Bottom line: Homelink’s new mega funding reflects a recent renewed boom for Chinese real estate in major cities, while Alibaba’s backing of Momo’s buyout could presage a tie-up between Momo and Weibo.
A couple of big fund-raising stories are in the headlines, led by the latest mega-funding for the fast-expanding real estate agent Homelink. Meantime, separate reports are saying that e-commerce giant Alibaba (NYSE: BABA) has joined a group aiming to privatize social networking app Momo (Nasdaq: MOMO), helping to squash skepticism that the buyout offer announced last year might collapse due to insufficient funding.
The only common thread to these 2 stories is that they show big funding remains available for high-growth companies in China, fueled in part by profits being generated by China’s booming real estate market. That boom has been directly responsible for Homelink’s meteoric rise, and seems like a good place to start this discussion of these 2 new mega fundings.
According to the latest reports, Homelink has just secured a hefty 6 billion yuan ($920 million) in new money, valuing the company at about 40 billion yuan. (English article; Chinese article) Backers in the latest round include leading search engine Baidu (Nasdaq: BIDU), and may also include Internet social networking giant Tencent (HKEx: 700), the reports say.
Founded in 2001, Homelink offers real estate services online and through 5,000 brick-and-mortar agencies in 24 Chinese cities. The company is in the process of building a database that has information on more than 56 million properties, and expects to conduct transactions worth 1 trillion yuan by 2017, up 67 percent from last year.
I can personally attest to Homelink’s rapid rise, as the company has moved aggressively into my adopted hometown of Shanghai over the last year. Its slick shops with their green storefront signs have quickly overpowered many other real estate agents here, helping to fuel a boom that has seen Shanghai home prices rise more than 20 percent over the last year.
But Homelink has also been somewhat controversial, and earlier this year was penalized here in Shanghai for illegally lending money for people to make the big down payments required for new home buying. Requirement of such big down payments is designed to prevent speculation, since it should require buyers to pay for a big portion of their new homes with their own cash.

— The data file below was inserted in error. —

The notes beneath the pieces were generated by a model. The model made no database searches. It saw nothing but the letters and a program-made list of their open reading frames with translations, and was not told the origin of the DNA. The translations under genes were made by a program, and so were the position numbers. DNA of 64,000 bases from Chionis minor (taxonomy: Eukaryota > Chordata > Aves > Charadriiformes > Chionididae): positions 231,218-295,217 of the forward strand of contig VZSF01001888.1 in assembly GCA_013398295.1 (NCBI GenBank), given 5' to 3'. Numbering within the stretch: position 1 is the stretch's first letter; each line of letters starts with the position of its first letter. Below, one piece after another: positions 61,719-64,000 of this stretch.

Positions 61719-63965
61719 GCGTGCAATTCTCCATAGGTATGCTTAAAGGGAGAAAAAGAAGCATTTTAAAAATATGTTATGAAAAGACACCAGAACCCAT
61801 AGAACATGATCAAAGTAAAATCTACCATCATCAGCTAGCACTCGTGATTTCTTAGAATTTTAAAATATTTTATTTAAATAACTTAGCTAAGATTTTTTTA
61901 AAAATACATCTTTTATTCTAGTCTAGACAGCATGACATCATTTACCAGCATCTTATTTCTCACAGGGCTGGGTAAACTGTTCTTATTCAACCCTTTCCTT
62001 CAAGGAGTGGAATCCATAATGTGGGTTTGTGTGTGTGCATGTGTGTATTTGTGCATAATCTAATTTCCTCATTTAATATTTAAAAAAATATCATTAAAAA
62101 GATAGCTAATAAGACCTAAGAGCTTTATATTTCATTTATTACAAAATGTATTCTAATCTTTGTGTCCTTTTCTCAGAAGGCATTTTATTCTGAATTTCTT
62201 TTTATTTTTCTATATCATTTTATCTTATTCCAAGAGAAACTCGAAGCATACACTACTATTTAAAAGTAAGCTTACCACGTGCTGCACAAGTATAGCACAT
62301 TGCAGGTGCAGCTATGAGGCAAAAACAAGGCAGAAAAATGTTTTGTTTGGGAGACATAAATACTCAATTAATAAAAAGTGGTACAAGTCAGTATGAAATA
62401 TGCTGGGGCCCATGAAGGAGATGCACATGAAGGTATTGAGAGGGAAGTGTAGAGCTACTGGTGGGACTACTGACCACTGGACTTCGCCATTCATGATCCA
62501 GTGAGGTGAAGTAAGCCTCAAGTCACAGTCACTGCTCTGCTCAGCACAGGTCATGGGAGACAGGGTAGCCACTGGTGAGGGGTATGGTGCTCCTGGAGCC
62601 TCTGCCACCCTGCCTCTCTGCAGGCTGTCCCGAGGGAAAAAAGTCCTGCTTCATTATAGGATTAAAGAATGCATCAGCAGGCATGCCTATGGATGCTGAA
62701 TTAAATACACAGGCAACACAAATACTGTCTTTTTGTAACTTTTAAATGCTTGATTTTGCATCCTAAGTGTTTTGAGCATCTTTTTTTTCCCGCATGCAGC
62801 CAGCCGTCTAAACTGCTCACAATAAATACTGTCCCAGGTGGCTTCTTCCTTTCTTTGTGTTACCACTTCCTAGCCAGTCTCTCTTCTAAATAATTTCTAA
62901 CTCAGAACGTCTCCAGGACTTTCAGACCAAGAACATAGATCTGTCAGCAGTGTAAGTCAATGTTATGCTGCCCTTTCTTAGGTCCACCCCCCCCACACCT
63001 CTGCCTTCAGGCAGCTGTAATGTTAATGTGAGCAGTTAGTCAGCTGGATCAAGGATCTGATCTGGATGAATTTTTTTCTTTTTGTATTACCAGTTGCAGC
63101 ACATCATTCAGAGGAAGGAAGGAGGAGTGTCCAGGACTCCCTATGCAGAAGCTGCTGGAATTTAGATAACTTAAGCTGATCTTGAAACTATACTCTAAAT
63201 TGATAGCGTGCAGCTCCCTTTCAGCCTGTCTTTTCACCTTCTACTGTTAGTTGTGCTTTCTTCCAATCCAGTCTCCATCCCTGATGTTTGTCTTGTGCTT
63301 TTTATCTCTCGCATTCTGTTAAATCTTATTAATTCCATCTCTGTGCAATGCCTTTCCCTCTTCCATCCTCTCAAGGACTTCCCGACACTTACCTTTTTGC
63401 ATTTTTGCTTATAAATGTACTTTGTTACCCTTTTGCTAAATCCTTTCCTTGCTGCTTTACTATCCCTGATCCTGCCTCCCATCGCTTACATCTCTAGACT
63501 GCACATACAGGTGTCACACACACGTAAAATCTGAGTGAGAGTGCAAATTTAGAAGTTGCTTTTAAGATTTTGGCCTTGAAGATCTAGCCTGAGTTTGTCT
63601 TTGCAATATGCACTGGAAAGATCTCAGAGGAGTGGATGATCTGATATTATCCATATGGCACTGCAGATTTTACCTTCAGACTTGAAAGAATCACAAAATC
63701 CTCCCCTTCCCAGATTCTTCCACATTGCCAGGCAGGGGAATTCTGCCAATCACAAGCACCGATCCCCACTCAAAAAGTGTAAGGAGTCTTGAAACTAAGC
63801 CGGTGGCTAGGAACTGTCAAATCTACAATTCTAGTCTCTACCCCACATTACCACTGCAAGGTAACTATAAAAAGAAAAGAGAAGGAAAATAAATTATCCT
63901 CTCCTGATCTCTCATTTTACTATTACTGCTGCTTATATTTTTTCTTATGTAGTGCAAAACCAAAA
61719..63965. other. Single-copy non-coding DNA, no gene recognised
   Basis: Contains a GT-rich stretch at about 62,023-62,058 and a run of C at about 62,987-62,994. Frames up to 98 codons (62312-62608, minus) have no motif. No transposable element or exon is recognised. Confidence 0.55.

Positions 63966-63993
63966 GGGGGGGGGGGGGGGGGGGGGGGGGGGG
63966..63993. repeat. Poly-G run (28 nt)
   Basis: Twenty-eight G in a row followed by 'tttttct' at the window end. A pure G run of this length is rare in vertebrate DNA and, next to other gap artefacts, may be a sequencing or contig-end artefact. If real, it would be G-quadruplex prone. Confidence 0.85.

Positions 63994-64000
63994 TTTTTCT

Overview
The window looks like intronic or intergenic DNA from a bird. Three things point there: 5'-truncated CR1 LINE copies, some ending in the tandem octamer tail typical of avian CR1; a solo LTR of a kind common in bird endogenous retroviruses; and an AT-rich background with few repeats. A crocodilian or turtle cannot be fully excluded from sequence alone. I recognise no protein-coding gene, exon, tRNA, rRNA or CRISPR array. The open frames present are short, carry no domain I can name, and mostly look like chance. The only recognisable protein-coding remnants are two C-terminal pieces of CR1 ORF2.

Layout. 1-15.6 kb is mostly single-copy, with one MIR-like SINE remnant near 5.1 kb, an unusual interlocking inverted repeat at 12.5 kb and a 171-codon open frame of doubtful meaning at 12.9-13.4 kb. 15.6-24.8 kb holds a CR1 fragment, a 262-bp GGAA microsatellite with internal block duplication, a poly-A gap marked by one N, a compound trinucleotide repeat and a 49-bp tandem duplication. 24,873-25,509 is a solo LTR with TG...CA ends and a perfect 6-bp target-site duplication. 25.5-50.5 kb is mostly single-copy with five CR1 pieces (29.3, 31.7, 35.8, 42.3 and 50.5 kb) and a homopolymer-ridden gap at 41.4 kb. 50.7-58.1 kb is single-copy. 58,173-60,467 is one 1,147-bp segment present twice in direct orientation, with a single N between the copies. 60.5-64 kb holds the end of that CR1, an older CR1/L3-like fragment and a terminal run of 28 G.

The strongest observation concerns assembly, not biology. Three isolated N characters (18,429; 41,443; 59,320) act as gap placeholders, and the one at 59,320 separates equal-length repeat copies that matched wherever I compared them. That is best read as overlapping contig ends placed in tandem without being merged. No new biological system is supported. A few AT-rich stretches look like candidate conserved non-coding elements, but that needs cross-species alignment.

Down Payment Assistance
Homelink said it has set up its own finance unit that lent about 300 million yuan worth of down payments as of the end of February. I suspect the real number could be much higher, and is probably growing rapidly as consumers in top-tier cities like Beijing and Shanghai rush to buy homes to take advantage of a recently surging prices. But all that could rapidly change if the markets suddenly cool, which could put a big damper on Homelink’s growth and also its finances.
Next there’s Momo, which announced its plans to privatize last year as part of a growing wave of Chinese firms abandoning New York listings in pursuit of higher valuations back in China. Momo had proposed buying back all of its Nasdaq-listed American Despositary Shares (ADSs) for $18.90 apiece last June, only to see them slip to nearly 40 percent below that level as skepticism grew about its ability to complete the deal.
But now a new regulatory filing shows that Alibaba has joined the group backing the buyout, raising confidence that the deal will get completed after all. (English article; Chinese article) Momo’s ADSs surged 34 percent after the new disclosure, though at their latest close of $16.09 are still 15 percent below the buyout price.
Speculation is growing that Alibaba might want to buy a strategic stake of Momo, whose app is similar to the popular Tinder “hook-up” app in the US, or perhaps even buy the company outright. Alibaba also holds a major stake in the Twitter-like Weibo (Nasdaq: WB), so some are saying it could somehow engineer a marriage of the 2 through its stake holdings. I’ve previously said that Alibaba could make a buyout offer for Weibo, and still believe such a deal could happen. It also seems plausible that Alibaba could ultimately try to force a tie-up between Weibo and Momo, though I doubt it will Momo outright.